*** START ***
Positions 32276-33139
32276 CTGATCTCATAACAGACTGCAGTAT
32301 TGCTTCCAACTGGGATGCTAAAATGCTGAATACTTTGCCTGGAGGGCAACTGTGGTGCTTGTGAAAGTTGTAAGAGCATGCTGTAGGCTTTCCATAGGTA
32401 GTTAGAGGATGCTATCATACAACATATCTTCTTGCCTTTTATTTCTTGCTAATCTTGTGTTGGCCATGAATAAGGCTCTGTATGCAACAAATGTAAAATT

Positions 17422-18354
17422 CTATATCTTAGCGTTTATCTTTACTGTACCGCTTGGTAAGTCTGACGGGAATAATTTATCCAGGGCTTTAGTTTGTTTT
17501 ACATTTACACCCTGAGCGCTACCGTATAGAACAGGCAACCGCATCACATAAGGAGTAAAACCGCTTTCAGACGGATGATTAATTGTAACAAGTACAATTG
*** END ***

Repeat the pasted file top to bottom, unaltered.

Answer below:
Positions 32276-33139
32276 CTGATCTCATAACAGACTGCAGTAT
32301 TGCTTCCAACTGGGATGCTAAAATGCTGAATACTTTGCCTGGAGGGCAACTGTGGTGCTTGTGAAAGTTGTAAGAGCATGCTGTAGGCTTTCCATAGGTA
32401 GTTAGAGGATGCTATCATACAACATATCTTCTTGCCTTTTATTTCTTGCTAATCTTGTGTTGGCCATGAATAAGGCTCTGTATGCAACAAATGTAAAATT

Positions 17422-18354
17422 CTATATCTTAGCGTTTATCTTTACTGTACCGCTTGGTAAGTCTGACGGGAATAATTTATCCAGGGCTTTAGTTTGTTTT
17501 ACATTTACACCCTGAGCGCTACCGTATAGAACAGGCAACCGCATCACATAAGGAGTAAAACCGCTTTCAGACGGATGATTAATTGTAACAAGTACAATTG